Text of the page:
Question to Ask the Workplace Doctors about low evaluation:
I was recently hired at a technology company that specializes in outsourcing people to client sites. Everything is going great within the company and my role is reported to various senior managers and company founders. I was assigned an important role within the organization that is visible and effects the reputation of many people. Having said that, the company initiated a first project at a client site, and I participated in the learning process. I met with senior managers of the client and everything was going very well until I actually began working with the lower chain of employees. In front of me they were cheerful, and we seemed to get along great. The work was going on for about a month, and I have completed my task in its entirety. After the task was completed, I contacted various people who are involved at the client site to make sure things are ok and if there are any problems. I received no reply.
Then the news comes in a shocking surprise. I walk in the office on Monday to be called in a meeting with a few senior people in our organization. Turns out the people I worked with complained to their VP that I talked too much with the client, made sexist comments (we were discussing the CEO of HP which I look up to – and that was somehow manipulated to reflect sexism), lacked professionalism and even jokes we had at lunch were reported.
None of this was talked about when I was at the client site and came after my role was (successfully) complete.In terms of professionalism, while working at the client’s site the employees there often socialized with me and we have joked here and there – but nonetheless the concentration was on completing the work. The result now is a damaged relationship between two companies and I want to know how I can avoid a repeat of this situation. Thanks and I really like the service you guys provide.
Signed, Surprised and Disappointed
Dear Surprised and Disappointed:
I am well aware that the situation you described can be incredibly frustrating and hurtful. You asked what you could do to prevent a similar situation in the future. Let me expand my answer to two more issues, because they will help you as you consider how you want to approach things next time. Let me share some thoughts about why this happened, what you can do now and what you can do in the future.
1. Why did this happen in the first place? I am going to trust your word that you did not say or do anything that would warrant a complaint about inappropriateness, sexism or excessive in any area. Your writing style indicates a thoughtful, focused person. The comments you made about the situation indicated that you like to have a comfortable, personal approach to the people with whom you interact. How could it be then, that someone would complain? You didn’t say if you were shown letters indicating complaints or if everything was word-of-mouth and passed along through various levels.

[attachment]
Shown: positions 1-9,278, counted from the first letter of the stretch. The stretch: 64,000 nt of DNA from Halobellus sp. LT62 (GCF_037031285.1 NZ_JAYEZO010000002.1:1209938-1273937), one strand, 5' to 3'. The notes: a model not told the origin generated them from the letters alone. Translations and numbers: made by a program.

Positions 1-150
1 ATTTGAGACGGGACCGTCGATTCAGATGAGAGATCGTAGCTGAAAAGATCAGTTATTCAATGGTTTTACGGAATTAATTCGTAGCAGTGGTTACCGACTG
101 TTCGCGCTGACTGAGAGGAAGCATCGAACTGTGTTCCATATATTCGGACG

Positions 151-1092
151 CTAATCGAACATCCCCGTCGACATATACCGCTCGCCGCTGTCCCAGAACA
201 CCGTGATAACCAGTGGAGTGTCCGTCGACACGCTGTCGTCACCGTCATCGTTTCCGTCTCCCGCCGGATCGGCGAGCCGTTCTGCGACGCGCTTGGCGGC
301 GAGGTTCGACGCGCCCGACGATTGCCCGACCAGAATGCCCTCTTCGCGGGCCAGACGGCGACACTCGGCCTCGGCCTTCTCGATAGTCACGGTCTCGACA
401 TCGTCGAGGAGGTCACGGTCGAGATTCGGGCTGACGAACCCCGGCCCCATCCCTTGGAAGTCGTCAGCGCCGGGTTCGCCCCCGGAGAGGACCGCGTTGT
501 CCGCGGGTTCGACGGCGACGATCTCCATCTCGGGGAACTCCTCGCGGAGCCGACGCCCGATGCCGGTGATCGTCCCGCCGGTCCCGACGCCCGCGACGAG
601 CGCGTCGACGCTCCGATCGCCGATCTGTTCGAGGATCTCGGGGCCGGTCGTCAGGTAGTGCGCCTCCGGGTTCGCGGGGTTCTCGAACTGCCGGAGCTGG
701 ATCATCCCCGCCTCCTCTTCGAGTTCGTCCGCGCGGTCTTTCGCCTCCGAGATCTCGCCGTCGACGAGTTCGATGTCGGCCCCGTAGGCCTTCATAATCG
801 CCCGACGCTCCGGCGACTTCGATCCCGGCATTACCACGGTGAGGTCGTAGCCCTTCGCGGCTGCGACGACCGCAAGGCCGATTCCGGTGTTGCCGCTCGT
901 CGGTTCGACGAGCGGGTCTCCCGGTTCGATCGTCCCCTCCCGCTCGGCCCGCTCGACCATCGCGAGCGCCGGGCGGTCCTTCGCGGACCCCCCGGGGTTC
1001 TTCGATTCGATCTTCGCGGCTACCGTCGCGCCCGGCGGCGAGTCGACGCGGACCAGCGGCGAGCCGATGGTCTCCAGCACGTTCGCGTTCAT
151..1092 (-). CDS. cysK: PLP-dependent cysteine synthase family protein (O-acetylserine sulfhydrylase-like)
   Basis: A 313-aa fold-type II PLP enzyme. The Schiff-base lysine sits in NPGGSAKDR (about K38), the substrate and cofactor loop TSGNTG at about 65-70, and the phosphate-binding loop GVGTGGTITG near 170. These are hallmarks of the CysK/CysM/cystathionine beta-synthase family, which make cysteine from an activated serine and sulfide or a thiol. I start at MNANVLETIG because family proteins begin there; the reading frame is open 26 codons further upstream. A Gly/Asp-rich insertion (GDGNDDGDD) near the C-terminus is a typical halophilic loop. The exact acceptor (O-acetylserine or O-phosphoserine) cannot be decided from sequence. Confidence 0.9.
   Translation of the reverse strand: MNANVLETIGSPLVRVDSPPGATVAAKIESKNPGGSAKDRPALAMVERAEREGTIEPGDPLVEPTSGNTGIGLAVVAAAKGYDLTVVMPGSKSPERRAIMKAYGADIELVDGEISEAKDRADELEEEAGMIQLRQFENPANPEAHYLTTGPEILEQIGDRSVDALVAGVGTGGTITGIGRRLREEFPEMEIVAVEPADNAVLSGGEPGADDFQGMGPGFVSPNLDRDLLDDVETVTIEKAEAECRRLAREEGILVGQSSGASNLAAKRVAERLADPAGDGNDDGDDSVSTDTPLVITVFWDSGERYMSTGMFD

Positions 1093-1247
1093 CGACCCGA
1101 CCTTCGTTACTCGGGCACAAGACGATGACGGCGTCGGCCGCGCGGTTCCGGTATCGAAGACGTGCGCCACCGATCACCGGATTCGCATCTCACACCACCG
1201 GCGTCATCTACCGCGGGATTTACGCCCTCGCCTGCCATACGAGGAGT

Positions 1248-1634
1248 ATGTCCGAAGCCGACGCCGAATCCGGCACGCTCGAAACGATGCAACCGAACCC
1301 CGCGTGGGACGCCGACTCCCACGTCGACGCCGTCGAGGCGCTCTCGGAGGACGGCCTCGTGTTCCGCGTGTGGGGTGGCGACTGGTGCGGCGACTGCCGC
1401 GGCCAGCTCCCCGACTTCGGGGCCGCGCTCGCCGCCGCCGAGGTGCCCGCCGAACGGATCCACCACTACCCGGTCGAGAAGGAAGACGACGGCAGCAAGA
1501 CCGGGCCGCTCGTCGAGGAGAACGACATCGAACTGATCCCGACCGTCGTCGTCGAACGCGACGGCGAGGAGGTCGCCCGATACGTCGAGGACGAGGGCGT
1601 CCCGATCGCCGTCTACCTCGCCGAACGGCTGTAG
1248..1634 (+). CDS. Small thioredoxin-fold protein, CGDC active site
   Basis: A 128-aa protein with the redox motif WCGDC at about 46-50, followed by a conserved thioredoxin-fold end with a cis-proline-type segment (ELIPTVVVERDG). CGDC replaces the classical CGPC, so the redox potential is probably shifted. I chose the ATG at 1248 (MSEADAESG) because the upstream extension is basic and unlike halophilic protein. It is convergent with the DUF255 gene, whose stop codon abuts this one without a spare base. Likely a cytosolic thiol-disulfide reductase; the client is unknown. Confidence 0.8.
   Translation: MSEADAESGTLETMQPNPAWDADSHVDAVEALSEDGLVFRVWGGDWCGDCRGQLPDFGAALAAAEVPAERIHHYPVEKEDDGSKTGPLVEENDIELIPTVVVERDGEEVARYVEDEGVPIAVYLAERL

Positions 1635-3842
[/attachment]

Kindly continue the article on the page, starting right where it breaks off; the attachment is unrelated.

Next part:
You also didn’t indicate if there were examples given of what was considered inappropriate or if it was very general. You did mention your comments about the CEO of Hewlett Packard being interpreted as sexist. (I don’t know your gender, so I don’t know which gender you would have been sexist about or which gender complained.)
I’m going to assume that the complaints were general with a few specifics, and passed along through various levels. Given that, consider these possible scenarios:*99% of the people with whom you worked had no complaints at all, but 1% did and they got the ear of someone who could pass the complaint along. The person passing it along may not have given much credence to it, but may have felt obligated to say something because of liability concerns. Your company is very sensitive to PR issues as well as liability issues and felt obligated to chide you about the matter. You didn’t indicate the nature of the conversation with your bosses–whether it was harsh or mild or whether it was a one-way or two-way conservation between you and them. That might give you an indicator of how severe the complaint was. Also remember that even if it was investigated, the 99% who had no complaints likely didn’t feel strongly enough to jump to your defense and may not have realized the serious repercussions that might result for you.
*No one actually complained about you. Instead they discussed your visit, commented on your conversations and might have noted that you had a strong personality and some strong opinions. They may have exaggerated some of your remarks to make a good story from their viewpoint. When these were related to someone in the management team they said, “That could be considered inappropriate!” And the complaint was result of that. The person quoting you may regret that it went so far, but can’t very well back down now.